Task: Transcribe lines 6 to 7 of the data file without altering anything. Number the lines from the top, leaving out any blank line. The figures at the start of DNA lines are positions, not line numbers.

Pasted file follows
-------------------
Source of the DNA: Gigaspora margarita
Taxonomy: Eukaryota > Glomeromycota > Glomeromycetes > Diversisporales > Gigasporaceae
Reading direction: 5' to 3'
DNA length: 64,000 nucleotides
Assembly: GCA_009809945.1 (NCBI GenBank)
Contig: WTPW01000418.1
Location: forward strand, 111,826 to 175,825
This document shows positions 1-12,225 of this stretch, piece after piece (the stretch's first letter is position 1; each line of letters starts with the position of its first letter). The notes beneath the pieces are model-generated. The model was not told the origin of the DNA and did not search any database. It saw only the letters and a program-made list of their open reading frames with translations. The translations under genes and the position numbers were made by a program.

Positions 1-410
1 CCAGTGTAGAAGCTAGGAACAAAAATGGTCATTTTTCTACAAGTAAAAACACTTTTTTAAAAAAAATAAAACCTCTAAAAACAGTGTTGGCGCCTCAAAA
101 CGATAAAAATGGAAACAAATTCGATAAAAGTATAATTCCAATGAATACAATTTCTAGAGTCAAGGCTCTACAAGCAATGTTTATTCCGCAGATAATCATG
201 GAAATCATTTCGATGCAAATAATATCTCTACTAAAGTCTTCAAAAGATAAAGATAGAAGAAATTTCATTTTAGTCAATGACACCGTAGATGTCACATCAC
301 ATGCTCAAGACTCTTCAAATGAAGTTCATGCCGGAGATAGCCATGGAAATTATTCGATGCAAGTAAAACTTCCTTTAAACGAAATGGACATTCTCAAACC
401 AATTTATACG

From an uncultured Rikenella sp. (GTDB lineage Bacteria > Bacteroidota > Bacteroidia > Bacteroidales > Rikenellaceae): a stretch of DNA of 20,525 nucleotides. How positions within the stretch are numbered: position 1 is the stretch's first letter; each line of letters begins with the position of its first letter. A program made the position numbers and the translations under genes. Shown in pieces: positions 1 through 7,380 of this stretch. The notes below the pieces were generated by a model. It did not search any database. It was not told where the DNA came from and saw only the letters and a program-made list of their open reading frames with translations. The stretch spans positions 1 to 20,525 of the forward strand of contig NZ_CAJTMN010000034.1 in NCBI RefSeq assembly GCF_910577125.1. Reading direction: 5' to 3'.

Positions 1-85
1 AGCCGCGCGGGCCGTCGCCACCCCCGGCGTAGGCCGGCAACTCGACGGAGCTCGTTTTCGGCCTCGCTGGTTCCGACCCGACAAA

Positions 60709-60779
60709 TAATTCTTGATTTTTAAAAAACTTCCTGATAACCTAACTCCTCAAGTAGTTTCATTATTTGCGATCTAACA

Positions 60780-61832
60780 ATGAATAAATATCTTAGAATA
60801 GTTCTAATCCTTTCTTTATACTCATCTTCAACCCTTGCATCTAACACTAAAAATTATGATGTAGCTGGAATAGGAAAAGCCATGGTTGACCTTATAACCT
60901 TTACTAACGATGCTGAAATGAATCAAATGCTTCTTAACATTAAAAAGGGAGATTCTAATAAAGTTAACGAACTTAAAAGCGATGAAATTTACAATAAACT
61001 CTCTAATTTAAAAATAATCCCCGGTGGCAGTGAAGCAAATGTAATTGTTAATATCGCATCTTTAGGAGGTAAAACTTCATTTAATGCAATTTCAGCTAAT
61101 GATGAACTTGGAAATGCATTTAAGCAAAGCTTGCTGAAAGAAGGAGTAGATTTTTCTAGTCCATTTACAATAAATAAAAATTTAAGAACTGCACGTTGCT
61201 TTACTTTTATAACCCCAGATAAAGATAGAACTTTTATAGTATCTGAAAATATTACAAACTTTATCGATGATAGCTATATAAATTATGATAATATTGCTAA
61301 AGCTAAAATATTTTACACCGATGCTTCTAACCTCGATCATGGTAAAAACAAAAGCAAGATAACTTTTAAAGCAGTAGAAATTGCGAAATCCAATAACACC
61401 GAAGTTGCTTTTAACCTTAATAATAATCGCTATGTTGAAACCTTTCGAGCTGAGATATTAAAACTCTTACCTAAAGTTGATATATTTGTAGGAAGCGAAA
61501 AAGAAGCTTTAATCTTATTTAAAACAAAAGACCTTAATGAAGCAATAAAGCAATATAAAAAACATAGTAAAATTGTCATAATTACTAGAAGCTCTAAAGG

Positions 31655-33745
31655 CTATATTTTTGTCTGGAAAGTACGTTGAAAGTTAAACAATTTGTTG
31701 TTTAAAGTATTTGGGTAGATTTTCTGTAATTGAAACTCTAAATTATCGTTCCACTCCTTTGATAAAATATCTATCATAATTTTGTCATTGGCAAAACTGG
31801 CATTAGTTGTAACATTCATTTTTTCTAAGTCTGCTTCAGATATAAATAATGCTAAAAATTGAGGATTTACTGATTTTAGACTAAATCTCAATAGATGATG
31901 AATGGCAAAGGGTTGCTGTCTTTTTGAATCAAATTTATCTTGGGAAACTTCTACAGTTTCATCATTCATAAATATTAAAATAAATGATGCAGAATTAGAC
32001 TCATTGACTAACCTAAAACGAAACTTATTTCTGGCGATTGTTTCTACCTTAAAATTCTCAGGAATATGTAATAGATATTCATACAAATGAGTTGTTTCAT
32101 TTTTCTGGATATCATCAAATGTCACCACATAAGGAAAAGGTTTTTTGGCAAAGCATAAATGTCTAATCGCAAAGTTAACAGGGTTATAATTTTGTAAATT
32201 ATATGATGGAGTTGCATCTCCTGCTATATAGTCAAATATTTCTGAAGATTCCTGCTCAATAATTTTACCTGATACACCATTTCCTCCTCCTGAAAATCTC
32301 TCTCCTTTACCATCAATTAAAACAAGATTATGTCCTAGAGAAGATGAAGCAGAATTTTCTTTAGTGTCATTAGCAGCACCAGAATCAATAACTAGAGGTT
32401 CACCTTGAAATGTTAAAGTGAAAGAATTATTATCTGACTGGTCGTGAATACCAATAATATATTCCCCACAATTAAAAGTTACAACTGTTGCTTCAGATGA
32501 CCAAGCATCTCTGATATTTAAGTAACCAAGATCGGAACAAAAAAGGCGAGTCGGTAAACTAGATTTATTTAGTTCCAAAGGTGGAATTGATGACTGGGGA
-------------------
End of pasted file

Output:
Contig: WTPW01000418.1
Location: forward strand, 111,826 to 175,825